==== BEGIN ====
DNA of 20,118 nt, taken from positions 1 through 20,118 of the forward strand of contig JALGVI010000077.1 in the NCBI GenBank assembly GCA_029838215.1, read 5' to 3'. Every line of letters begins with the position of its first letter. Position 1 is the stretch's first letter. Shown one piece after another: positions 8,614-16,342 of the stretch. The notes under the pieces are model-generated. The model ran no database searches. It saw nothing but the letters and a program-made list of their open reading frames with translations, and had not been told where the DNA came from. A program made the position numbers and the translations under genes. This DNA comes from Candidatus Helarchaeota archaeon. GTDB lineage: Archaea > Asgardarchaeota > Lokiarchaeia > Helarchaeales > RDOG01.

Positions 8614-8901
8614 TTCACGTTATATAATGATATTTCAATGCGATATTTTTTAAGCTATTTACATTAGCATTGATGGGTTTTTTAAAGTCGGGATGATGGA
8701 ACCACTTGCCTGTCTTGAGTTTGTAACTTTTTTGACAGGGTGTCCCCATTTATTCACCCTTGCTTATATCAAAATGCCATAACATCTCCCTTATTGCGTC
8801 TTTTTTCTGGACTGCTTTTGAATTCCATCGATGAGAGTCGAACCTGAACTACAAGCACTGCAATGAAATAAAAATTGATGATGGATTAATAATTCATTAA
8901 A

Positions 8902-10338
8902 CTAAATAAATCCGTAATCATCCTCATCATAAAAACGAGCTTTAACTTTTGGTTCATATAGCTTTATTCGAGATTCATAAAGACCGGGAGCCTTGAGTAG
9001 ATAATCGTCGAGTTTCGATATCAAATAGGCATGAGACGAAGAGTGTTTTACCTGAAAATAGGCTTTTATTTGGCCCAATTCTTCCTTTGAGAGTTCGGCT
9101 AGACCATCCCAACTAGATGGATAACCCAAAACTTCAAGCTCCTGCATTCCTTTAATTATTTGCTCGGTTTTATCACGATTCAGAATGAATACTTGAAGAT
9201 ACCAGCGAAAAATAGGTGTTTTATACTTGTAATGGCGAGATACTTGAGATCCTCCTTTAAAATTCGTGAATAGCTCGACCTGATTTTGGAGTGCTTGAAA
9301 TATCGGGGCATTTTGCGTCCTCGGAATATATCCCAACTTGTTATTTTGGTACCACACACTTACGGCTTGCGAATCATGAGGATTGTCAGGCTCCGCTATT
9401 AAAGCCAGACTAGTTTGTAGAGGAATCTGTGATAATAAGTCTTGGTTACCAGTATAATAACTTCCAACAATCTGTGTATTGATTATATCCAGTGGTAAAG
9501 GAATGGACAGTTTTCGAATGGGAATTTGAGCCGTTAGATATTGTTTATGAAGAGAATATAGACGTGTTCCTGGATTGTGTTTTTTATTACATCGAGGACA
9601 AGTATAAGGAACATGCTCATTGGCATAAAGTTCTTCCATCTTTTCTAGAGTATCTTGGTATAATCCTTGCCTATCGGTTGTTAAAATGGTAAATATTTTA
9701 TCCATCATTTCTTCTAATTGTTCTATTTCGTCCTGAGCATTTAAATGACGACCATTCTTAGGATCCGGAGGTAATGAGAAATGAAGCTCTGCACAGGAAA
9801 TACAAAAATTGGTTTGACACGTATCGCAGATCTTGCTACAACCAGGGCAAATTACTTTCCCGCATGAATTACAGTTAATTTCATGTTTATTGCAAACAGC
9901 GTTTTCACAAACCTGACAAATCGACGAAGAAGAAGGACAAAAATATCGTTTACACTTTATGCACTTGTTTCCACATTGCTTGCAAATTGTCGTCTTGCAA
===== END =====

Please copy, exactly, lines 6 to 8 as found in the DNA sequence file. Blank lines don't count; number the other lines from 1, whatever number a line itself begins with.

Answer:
8901 A

Positions 8902-10338
8902 CTAAATAAATCCGTAATCATCCTCATCATAAAAACGAGCTTTAACTTTTGGTTCATATAGCTTTATTCGAGATTCATAAAGACCGGGAGCCTTGAGTAG